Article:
When Shia was about four or five he used to go with my grandfather to the shul in Rymanow. Shia carried his talit bag and siddur on shabbat. Once he showed off by carrying the items on his pinky. The finger twisted and became lame. The doctors tried to restore the finger but the pinky on the right hand remained lame for the rest of his life. At the age of five or six, Shia returned to Korczyn and started to study at the cheder of the Jasznitzer melamed or teacher. The teacher stressed the written letters and Shia developed a beautiful script in spite of the lame finger. He and his wife were the only victims of Hitler amongst the brothers. His two daughters managed to escape in time, one to Israel and the other one to England. I would like to point out that two of his grandchildren, Mendel's children, were also saved and live in Israel. I sidetracked a bit from the main theme and am certain that my grandfather will forgive me. Now let us return to the main theme.
Grandmother died and grandfather moved to Rymanow where there was a large Jewish population. He rented a room with a bed and a small kitchenette to prepare his simple meals. The entire week he dealt with skins of animals that he sold at the market. On Saturday, he was a regular participant at the table of the Rabbi Yossef. Here he felt like a member of the family and not a guest.
My mother was a widow for 13 years. The children grew up, married and left the home. She then married Mordechai Elias from Rymanow. He was a well to do person and distributed charity. My grandfather rarely visited the home of his daughter for he did not want to take advantage of the situation. When I was still an apprentice, I used to come for the holidays of Passover and Sukkot and saw the lonely life of my grandfather and it affected me. I promised myself that when I will finish my stage and work, I will never forget my grandfather. The latter however did not wait for that day, he passed away before my graduation. This indeed was a great blow for me. He was a saintly soul. He refused to accept charity and lived a simple and honest life. He never accepted things from his children. His mishnayot book printed in 1888 in Warsaw was given to me by my brother, Haim Hersh Schnek.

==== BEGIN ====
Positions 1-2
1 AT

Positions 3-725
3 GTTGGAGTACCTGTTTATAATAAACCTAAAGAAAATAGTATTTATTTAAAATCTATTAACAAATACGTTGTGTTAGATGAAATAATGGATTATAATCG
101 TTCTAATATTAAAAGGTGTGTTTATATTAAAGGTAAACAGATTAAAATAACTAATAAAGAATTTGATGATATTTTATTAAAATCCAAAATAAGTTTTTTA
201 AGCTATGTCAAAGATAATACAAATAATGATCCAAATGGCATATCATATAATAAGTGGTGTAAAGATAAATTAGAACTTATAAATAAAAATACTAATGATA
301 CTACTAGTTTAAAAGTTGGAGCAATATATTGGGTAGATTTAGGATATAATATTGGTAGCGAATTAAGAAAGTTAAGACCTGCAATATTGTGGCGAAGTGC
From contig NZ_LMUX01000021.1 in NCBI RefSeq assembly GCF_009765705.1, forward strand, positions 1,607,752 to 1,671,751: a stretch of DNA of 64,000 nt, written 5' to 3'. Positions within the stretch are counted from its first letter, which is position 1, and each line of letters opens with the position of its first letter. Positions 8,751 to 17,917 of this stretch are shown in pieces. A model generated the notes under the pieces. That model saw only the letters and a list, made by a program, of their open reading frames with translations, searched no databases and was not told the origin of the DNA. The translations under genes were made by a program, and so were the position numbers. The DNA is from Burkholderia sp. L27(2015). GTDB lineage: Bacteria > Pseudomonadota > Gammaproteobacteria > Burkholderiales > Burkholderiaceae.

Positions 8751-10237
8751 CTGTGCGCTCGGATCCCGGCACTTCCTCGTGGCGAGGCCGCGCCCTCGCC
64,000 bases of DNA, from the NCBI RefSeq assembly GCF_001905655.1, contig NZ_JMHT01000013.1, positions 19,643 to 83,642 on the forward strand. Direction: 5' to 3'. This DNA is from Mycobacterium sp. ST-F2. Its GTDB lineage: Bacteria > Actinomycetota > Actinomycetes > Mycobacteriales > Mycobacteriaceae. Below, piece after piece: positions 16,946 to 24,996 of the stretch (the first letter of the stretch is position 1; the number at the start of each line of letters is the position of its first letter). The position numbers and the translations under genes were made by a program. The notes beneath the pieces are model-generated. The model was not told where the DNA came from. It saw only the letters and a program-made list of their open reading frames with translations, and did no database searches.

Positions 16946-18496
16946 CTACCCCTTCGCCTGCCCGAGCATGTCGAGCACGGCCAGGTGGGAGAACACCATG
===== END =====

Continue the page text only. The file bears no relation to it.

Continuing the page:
According to the records, my last name should be Schnek like my brothers in the USA, Haim and Shlomo, and the cousins, children of uncle David and Zalman. The circumstances were such that I could not change the passport. The Austrian Empire did not recognize Jewish religious weddings and the children were registered under the mother's maiden name. Thus, I had the opportunity to record the life of my grandfather in the Korczyner yizkor book. Besides, the description showed another corner of the Jewish world and the daily struggles. This explanation I owed my landesman who may say that Mordechai Ballaczanker was a nice Jew but did he belong in our memorial book. Their complaints are justified. I urged and pushed the people to record the events but few participated. So we included everybody in order to have minyan or a quorum of ten so to speak.